Skip to content
Support our work

We don't want you in our country.

Date & Time 2022-07-10
Location near Mali Obljaj, Croatia
Reported by No Name Kitchen
Coordinates 45.225265, 15.990273
Pushback from Croatia
Pushback to Bosnia
Taken to a police station no
Minors involved no
WLTI* involved yes
Men involved yes
Age 20 - 30
Group size 15
Countries of origin Iran, Burundi, Burkina Faso
Treatment at police station or other place of detention
Overall number of policemen and policewomen involved 6-10
Violence used beating (with batons/hands/other), No medical assistance when needed, Chased
Police involved 6 to 10 Croatian officers in Intervention Police uniform; 1 white police van with blue stripes and a big antenna; 3 white police vans; 1 black police van

On Friday, 7th October 2022, a 20-year-old man from Burundi was pushed back from Croatia to Bosnia in the area around the Croatian forest of Mali Obljaj. He was part of a group of 31 people from Burundi, Burkina Faso and Iran.

On the 7th October, the group crossed the Croatian border, and walked through the forest for about one hour. The transit group consisted of men, some women and 3 families. After one hour walking, in what the respondent described as a small road surrounded by the forest (45.2231519, 15.9474804), they saw what they referred to as a police van, described as big, white with blue lines and with a big antenna on the roof: they think that tool helped the authorities to spot them:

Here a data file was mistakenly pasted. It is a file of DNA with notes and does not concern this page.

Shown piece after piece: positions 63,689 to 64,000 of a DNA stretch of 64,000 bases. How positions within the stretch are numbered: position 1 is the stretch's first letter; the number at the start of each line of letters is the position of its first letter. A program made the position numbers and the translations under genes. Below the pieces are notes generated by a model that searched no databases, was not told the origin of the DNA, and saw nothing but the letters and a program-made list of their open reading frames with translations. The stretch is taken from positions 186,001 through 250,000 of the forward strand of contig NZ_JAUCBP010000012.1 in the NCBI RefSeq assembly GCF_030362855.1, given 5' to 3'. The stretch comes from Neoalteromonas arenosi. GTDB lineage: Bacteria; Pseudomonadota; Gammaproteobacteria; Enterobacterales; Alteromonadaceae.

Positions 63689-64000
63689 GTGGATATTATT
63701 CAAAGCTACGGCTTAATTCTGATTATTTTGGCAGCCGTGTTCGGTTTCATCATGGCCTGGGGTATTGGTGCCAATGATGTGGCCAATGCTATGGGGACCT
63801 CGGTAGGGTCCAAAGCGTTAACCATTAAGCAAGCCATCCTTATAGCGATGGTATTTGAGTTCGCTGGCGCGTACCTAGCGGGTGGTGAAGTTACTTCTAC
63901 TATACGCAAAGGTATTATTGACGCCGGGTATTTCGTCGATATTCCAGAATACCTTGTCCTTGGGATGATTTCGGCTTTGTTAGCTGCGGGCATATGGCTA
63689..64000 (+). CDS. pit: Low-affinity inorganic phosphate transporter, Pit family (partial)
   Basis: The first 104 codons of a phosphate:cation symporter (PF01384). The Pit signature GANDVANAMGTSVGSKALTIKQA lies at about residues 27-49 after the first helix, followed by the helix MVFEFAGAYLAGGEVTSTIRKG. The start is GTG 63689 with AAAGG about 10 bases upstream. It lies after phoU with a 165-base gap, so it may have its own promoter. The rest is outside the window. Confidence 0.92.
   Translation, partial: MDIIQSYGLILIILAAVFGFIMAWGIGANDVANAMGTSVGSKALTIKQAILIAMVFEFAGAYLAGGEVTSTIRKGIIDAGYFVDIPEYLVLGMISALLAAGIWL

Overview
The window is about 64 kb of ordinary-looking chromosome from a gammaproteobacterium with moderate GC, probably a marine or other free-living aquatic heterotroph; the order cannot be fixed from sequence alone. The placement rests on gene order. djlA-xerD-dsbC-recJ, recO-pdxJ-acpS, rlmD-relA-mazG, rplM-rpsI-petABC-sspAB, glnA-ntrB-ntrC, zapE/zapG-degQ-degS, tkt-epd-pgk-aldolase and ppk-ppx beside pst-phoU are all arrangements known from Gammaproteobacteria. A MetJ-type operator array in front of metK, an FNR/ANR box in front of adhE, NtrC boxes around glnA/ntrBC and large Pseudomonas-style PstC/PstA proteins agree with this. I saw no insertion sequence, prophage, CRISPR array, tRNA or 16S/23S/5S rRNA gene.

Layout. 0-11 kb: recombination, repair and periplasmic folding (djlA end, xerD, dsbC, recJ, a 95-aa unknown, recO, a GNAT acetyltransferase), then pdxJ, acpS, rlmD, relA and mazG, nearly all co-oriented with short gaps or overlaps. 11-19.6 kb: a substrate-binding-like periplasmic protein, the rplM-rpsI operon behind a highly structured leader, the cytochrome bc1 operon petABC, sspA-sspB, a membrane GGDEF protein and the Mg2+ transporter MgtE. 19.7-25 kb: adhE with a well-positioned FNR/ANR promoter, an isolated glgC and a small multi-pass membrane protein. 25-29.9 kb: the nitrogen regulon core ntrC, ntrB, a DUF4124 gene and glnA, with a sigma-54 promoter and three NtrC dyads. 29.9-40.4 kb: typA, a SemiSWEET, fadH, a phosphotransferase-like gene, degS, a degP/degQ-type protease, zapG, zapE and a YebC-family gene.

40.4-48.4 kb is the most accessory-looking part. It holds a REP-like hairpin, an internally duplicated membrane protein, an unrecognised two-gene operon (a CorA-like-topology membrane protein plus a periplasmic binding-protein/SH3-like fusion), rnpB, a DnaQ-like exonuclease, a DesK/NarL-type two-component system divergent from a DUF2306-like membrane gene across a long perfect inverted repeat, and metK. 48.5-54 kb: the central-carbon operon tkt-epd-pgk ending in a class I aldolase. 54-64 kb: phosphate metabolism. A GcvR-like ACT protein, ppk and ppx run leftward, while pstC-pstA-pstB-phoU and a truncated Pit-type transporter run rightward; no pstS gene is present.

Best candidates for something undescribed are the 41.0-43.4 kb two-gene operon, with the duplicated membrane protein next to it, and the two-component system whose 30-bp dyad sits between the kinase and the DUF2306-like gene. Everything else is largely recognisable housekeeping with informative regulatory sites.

“Je pense que c’est comme ça qu’on nous a repérés” (I think that’s how we were caught).

Apart from this vehicle, the respondent stated that there were two other vans, described as big, white, with no windows and with bars. The description given matches the Croatian police vans usually used to transport people.